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2 Posts authored by: ios_jockey

In Fundamentals of VoIP Monitoring & Troubleshooting Part 1 we spoke about the difficulties with reactively troubleshooting VoIP related problems and how Call Detail Records (CDRs) can be used to fill the gap in time. When an end user experiences a problem it can be mins, hours and even days before you’re notified and the troubleshooting process begins. Visibility into what took place during that call is paramount and the metrics gathered from CDR’s can help.


Let’s start with the following call quality metrics:


Network Jitter: Real-time voice communications over the network are sensitive to delay in packet arrival time or packets arriving out of sequence. Excess jitter results in calls breaking up. Jitter can be reduced to a certain extent by using jitter buffers. Jitter buffers are small buffers that cache packets and provide them to the receiver in sequence and evenly spaced for proper playback. Buffer lengths can be modified; however, if jitter buffer is increased too much then the call will experience an unacceptable delay. Consequently, a reduction in buffer turns results in less delay but more packet loss. Jitter is measured in milliseconds (ms).

 

Latency: Latency, or lag, is the time delay caused in the transmission of a voice packet. Excess latency results in delay, packet drops, and finally to echo. Latency is measured in milliseconds (ms)

 

Packet Loss: Packet loss occurs when one or more packets of data fail to reach their destination. A single packet loss is referred to as “packet gap”, and series of packet loss is known as” burst”. Packet loss can occur for a variety of reasons including link failure, high congestion levels, misrouted packets, buffer overflows and a number of other factors. Packet loss causes interrupted playback and degradation in voice quality. Packet loss can be controlled using packet loss concealment techniques within the playback codec.

 

MOS: Mean Opinion Score is a numerical value to indicate the perceived quality of the call from the user’s perspective of the received call after compression, transmission, and decompression. MOS is a calculation based on the performance of the IP network and is defined in the ITU-T PESQ P.862 standard and is expressed as a single number in the range of 1 to 5, where 1 is lowest perceived quality and 5 is the highest. The above metrics are important to monitor and control in order to keep call quality at an acceptable level. It’s also important to note that the above metrics can vary depending where they’re captured. As a best practice it’s a good idea monitor these metrics end to end within your VoIP network. In our next post we’ll talk about how you can capture these statistics from the perspective that matters most – between two VoIP phones after a failed call.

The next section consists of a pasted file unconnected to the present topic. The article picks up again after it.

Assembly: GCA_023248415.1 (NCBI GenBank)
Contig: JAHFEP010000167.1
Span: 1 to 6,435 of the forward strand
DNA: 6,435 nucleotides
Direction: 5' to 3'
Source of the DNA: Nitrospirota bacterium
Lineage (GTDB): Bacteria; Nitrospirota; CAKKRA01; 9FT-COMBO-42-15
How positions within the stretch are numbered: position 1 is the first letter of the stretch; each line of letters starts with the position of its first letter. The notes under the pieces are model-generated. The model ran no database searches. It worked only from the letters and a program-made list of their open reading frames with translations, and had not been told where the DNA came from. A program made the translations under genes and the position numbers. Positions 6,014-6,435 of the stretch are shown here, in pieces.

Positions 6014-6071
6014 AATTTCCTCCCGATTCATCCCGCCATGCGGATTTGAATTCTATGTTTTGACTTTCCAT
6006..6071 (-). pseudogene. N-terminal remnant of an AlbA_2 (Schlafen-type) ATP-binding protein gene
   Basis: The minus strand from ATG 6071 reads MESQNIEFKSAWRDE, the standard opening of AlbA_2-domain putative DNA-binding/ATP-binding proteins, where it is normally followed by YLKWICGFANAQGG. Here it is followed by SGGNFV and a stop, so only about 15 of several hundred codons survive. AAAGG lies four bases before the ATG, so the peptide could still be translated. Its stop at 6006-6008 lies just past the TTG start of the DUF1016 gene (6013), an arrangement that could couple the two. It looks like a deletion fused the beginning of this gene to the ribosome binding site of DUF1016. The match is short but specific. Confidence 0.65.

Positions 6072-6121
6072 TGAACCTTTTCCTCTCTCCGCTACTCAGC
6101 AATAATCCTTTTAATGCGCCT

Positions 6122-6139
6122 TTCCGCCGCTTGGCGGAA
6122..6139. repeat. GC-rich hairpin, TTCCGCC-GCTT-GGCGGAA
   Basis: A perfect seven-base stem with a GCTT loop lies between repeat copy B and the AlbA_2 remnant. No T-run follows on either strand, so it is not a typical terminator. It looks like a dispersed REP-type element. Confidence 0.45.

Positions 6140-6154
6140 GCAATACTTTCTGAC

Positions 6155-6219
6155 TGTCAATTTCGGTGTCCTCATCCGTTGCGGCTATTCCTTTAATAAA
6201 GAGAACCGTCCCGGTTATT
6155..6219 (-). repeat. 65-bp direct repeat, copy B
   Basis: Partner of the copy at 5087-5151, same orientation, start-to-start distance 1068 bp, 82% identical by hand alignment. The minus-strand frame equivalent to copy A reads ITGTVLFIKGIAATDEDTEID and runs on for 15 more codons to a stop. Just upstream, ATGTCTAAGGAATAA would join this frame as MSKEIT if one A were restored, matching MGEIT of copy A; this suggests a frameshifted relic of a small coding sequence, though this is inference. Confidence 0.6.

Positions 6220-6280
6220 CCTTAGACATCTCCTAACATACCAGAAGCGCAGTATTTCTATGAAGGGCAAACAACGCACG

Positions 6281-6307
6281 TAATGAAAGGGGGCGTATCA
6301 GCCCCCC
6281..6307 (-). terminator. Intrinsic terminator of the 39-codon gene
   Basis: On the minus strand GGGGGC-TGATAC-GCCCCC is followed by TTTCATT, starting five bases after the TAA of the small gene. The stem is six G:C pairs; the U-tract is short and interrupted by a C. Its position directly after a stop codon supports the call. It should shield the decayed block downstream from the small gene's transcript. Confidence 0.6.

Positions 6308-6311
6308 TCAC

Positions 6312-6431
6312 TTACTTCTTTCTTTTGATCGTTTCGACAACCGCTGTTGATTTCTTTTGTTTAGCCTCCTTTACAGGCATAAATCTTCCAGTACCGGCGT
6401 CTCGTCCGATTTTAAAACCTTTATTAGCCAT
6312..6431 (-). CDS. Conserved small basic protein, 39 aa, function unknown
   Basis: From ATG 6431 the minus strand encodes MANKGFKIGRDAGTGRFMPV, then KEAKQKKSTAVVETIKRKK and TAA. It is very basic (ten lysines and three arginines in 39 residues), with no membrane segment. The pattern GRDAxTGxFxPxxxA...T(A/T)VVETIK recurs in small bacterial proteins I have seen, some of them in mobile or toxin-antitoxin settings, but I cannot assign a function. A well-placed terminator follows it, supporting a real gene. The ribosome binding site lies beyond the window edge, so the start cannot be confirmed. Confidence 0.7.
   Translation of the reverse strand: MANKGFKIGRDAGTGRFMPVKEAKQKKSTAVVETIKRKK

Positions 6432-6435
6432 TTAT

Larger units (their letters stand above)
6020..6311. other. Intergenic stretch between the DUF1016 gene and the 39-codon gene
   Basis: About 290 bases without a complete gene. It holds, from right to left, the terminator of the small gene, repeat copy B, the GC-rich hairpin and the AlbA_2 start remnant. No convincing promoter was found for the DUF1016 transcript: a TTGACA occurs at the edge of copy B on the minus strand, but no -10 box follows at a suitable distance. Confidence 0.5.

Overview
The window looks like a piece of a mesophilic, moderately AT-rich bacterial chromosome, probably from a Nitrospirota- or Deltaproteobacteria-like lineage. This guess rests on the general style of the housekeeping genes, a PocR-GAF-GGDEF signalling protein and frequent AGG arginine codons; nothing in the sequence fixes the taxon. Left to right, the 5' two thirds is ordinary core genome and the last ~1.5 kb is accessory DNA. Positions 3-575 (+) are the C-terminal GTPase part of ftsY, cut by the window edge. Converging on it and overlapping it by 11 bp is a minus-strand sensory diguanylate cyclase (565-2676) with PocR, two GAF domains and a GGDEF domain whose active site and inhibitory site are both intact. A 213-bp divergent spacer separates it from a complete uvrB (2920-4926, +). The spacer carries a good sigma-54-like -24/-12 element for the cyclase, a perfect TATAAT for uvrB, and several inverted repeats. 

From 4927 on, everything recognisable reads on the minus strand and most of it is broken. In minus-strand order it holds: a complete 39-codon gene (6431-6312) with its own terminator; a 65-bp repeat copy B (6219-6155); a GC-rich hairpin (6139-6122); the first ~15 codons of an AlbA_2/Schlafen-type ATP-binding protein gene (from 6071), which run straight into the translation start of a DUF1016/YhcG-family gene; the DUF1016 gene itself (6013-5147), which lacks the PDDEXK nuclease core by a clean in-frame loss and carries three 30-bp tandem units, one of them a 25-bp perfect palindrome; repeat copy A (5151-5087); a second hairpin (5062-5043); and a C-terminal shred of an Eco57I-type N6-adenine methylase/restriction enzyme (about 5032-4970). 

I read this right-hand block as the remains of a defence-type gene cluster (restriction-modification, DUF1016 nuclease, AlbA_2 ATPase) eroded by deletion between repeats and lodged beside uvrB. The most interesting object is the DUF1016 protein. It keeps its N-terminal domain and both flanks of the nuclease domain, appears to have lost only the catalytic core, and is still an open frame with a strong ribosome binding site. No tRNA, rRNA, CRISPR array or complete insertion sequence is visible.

For more information on monitoring and troubleshooting VoIP please read our white paper here.

As a VoIP Engineer, I’m sure you’ve spent your fair share of time troubleshooting mysterious VoIP outages and call quality issues. You know, the ones that only happen when you’re not around and apparently only strike the most annoying end-user on the floor.

These kinds of problems can be very difficult to troubleshoot and provide root-cause analysis. Typically, troubleshooting the problem begins well after the fact and without any clues to help isolate the problem. This usually results in attempting to reproduce the issue by performing multiple test calls, checking the network for inconsistencies, and interrogating the end-user. If you’re the adventurous type, you’ll even go as far as installing your favorite packet capture software and reading through terabytes of captured network traffic, only to find that what sounded like a network issue is now gone without any trace.

 

Having a packet capture is very helpful when troubleshooting VoIP problems, but having them in the right place at the right time is a task easier said than done. If only there was a way to go back in time and place your packet capture between the end-user and the switch port prior to the call, surely you would have found the UDP errors or out of sequence packets that caused the garbled call. Unfortunately time travel is not an option, but do not despair. By enabling a couple of features on your Cisco® Call Manager and/or Avaya® Communication Manager, next time you’ll have the clues you need to isolate these problems without the guesswork.

 

Call Detail Records, CDRs, CMRs, and CQEs have many different names depending on the VoIP platform that you own, but they all provide very similar and useful call statistics. These include origin and destination of the call, starting time of the call, call duration, and termination codes. They also provide more important call quality statistics like jitter, latency, packet loss, and mean opinion score (MOS).

 

Each one of these metrics can have an effect on a call and, more importantly, can be used to isolate and resolve VoIP issues. In the second post of this four part series, I’ll cover each metric in more detail and explain what you need to look for when analyzing each while troubleshooting.

 

For more information on SolarWinds VoIP & Network Quality Manager watch our SE Guided Tour here.

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